Show and Tell: Imaginext Play Sets

In the world of toys, it seems that it is a little harder to find good toys for boys that encourage a lot of pretend play and imagination. I started my career working with adults, and it wasn't until I started specializing in working with kids that I realized how important pretend play is. There are so many skills that come from pretend play. Coming up with ideas and being able to express them to others, having abstract thinking, taking on someone else's perspective, learning about emotions, learning about what motivates people to do certain things (figuring out the 'why'), thinking outside of yourself, social problem solving, etc., etc.

Last year I had a friend donate a bunch of toys to my practice, and some of my favorites have been the imaginext play sets. They have also been the favorite of my class full of boys. It's so fun when toys that bring on the imagination bring kids together and play scenarios are created. I loved just sitting back and watching the magic unfold as kids who rarely interacted with others joined the play.

Here are some of the Imaginext play sets. If anything it can give you some ideas of some pretend play scenarios you can build with your kids (even if you don't have the play set).

For other pretend play ideas, you can check out of my Pretend Play Amazon Affiliate site, it's kind of a work in progress (meaning I just add things randomly, usually while I'm blogging, so I can show pictures of what I'm talking about). In case you don't want to scroll through all of it, here's kind of a breakdown. 
  • Pages 1-4: Puppets
  • Pages 4-8: Dress up
  • Pages 9-15: Kitchen/Home/Store/Work
  • Pages 16-17: Imaginext

P.L.A.Y. Project Research

I love the P.L.A.Y. Project (Play and Language for Autistic Youngsters). I love being able to coach parents as they connect with their children through play, and help their children progress developmentally. It's so exciting to see the progress of the kids, and to see how empowering this program is for parents. I really do love it.

In October 2014, P.L.A.Y. Project research was published in the Journal of Developmental & Behavioral Pediatrics. Please check it out, it's exciting, as the P.L.A.Y. Project has been working on this research for the past few years.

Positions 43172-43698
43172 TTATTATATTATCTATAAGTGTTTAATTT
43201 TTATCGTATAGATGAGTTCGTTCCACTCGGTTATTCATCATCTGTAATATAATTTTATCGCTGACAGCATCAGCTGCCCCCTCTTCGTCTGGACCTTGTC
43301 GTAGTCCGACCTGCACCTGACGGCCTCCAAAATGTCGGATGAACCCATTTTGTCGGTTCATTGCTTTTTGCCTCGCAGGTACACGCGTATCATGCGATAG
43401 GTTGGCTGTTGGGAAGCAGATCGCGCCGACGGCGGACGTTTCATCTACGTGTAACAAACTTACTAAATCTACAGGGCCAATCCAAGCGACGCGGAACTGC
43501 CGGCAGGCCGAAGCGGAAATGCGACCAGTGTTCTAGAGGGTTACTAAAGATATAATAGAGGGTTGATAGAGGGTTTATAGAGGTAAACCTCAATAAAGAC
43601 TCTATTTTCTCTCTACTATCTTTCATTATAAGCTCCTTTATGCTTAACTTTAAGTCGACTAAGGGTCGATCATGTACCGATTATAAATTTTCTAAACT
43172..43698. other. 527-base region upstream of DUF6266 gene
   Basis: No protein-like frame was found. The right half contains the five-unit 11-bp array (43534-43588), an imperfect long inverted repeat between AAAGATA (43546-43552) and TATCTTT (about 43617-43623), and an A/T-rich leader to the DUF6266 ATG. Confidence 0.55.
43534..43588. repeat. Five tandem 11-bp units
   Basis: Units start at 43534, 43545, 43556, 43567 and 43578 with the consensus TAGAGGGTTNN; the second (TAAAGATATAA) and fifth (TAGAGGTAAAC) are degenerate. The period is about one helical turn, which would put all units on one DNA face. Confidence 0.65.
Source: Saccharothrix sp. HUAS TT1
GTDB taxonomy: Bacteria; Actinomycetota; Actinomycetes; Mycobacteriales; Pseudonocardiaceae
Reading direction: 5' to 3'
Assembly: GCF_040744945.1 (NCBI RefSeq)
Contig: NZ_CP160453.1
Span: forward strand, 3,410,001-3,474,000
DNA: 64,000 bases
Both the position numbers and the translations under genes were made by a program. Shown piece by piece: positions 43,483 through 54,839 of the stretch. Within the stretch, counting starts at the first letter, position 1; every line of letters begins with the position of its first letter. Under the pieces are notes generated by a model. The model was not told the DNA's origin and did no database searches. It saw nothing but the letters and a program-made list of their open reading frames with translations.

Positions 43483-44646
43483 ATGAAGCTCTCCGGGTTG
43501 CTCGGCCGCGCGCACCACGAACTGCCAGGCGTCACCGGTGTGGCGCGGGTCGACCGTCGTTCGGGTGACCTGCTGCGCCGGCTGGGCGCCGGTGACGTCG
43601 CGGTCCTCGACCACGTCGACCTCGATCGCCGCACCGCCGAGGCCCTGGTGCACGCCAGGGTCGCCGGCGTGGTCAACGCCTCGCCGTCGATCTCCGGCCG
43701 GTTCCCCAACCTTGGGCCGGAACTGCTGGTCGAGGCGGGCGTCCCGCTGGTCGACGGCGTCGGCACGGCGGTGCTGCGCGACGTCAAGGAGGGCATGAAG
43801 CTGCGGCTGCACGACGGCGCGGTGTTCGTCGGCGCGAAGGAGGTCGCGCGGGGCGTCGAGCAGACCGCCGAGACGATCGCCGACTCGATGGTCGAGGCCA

Through the P.L.A.Y. Project (, they found significant improvements in:

  • caregiver/parent and child interaction
  • social interaction of children with autism
  • social-emotional development of children with autism
  • autism symptomatology
Secondary outcomes included:
  • improved parent stress and depression
  • P.L.A.Y. Project consultant fidelity

Show and Tell: Dear Santa

Dear Santa by Rod Campbell is a such a great book! It's similar to Dear Zoo, which I also love. The first time I had ever heard of these books I was doing an evaluation on a preschooler with a language delay. I was in the evaluation with a speech therapist and she had brought Dear Zoo along with a communication device that was already programmed to go along with the book. It was so fun to read and for the child to be able to "read" with us. Books like this are great for helping a child learn to use a communication device because there are so many repetitive phrases. It's also great for all kids because they can easily learn to "read" the book with you. I love books where kids can predict what comes next. There's so much you can do with that!

Another activity that I've done with this book in my preschool/kindergarten classes is I've wrapped up similar items and had the kids unwrap them as we read the story. It's fun, engaging, and also works on some nice fine motor skills. So we're hitting language, literacy, fine motor, turn taking, attention, etc.

Here's some of the vocab that is targeted in this book:

  • car
  • kite
  • ball
  • tiger (mask)
  • paint
  • trumpet
  • cat
  • small
  • big
  • bouncy
  • scary
  • messy
  • noisy

Wait Time

When a child has language delays, oftentimes their processing time is longer than we actually give them. We may say something like "get your coat on" and then when they don't immediately respond, we say "put your jacket on." Then when they still just look at us blankly we say "why aren't you doing what I asked?"

We think that we're giving them plenty of time to respond, but we're not. I've always had a goal to learn Spanish, and I know enough to get by, but not enough to have a conversation. I usually say I can speak like a 3-year-old. I can speak in 3-5 word sentences pretty well. When I have been traveling and people are talking to me (usually much faster than I can process) sometimes I look at them blankly as I try to figure out what they just said. Then just as I'm about to figure it out, they say rephrase what they just told me. So now, not only am I trying to figure out what they said initially, now I have to figure out a new sentence (which actually means the same thing as the first sentence, but I don't always know that). And so it slows me down even more. By the third sentence, I just kind of give up and say "I don't understand."

I honk this can relate to some of the kids we work with. We need to check ourselves to see if we are givng them enough time to process what we've said before we assume they're not listening. Counting to ten may feel like forever, but it may also give enough time for a response rather than prompting a response. Repeating instructions verbatim may also be helpful for kids who take a longer time deciding what you said the first time. 

Sometimes one of our greatest tools can just be our wait time. We don't always have to be in such a hurry :)